This combination of file photos shows Kim Jong-nam, left, exiled half-brother of North Korea's leader Kim Jong-un, in Narita, Japan, May 4, 2001, and North Korean leader Kim Jong-un, May 9, 2016, in Pyongyang. / AP-Yonhap

Murder of half-brother shows NK leader's cruelty, characteristics


By Jun Ji-hye

The apparent assassination of North Korean leader Kim Jong-un's elder half-brother, Kim Jong-nam, will test the North's critical ties with China because the victim had long been protected by Beijing, sources said Wednesday.

South Korea's spy agency confirmed that Kim Jong-nam, the 45-year-old eldest son of the late leader Kim Jong-il, was murdered Monday with poison in Malaysia by two women who are presumed to be North Korean agents, both of women whom are still at large.

Cheong Seong-chang, a senior researcher at the Sejong Institute, said if Pyongyang is confirmed to have been involved in the murder, the North's relations with China, its one and only powerful ally, could worsen, given that Jong-nam had close ties with people in Beijing.

"The North will face fierce criticism and pressure from the international community over its act of terrorism," he said.

South Korean intelligence officials said that China had been protecting the elder brother in preparation for a sudden change in North Korea such as a coup. Sources cited as an example that Beijing provided him with bodyguards when he was in the country.

When Kim Jong-nam barely survived an assassination attempt in 2010 in Beijing, China also reportedly urged the North to behave "prudently."

Pyongyang-Beijing relations have been going downhill since Kim Jong-un executed his uncle and former No. 2 man, Jang Song-thaek, in December 2013. Jang was mentioned as the leader's mentor who played a key role in the North's diplomatic and economic cooperation with China.

Pyongyang attempted to recover the relationship by sending a high-ranking official to Beijing. But the relationship has shown no notable improvement due to the North's continuous provocations such as nuclear tests and missile launches, which led to China's participation in U.N. Security Council resolutions.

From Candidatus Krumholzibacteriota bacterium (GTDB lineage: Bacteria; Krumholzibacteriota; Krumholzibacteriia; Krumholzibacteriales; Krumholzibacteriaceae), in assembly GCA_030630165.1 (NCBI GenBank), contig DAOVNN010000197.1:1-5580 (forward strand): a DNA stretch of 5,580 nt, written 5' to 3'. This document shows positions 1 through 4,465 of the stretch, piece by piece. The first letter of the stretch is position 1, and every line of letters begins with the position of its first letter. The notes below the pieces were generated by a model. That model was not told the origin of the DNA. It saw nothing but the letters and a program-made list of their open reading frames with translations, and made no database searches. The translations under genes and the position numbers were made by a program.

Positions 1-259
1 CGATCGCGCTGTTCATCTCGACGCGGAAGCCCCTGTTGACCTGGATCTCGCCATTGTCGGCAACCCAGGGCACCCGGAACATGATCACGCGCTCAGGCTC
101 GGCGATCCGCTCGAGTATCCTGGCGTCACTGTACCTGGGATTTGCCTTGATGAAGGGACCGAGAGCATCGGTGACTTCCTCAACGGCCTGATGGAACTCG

South Korea's decision to deploy a U.S. Terminal High Altitude Area Defense anti-missile battery here last year despite China's protests was expected to push Beijing closer to the North.

But this assassination could stop any reconciliation between the two, experts noted.

China's state media criticized the killing. The Global Times said the assassination to further consolidate the North Korean leader's power was unacceptable, calling it a "cruel and political act."

The car of the ambassador of North Korea to Malaysia leaves the forensic department of a hospital in Kuala Lumpur, Malaysia, Wednesday. Kim Jong-nam, the estranged half-brother of North Korean leader Kim Jong-un, was killed in Malaysia, Monday, in what appeared to be an assassination carried out by female agents. / AP-Yonhap

5 years of assassination plots


Seoul's National Intelligence Service Director Lee Byung-ho told lawmakers that for the past five years Pyongyang has been attempting to assassinate Jong-nam based on Kim Jong-un's "delusional disorder."

Asked why the dictator would have killed his half-brother at the expense of Pyongyang-Beijing relations, Lee said, "That might be because of his personal traits."

Experts said the incident, which followed the North's surprise launch of a new intermediate-range ballistic missile, Sunday, is likely to be a major issue during the upcoming G20 foreign ministers meeting beginning today in Germany.

Foreign Minister Yun Byung-se plans to hold talks with U.S. Secretary of State Rex Tillerson and Chinese Foreign Minister Wang Yi on the sidelines of the meeting.

"I think the recent incidents involving the North will draw keen attention," Yun told reporters before departing Korea.

Jun Ji-hye jjh@koreatimes.co.kr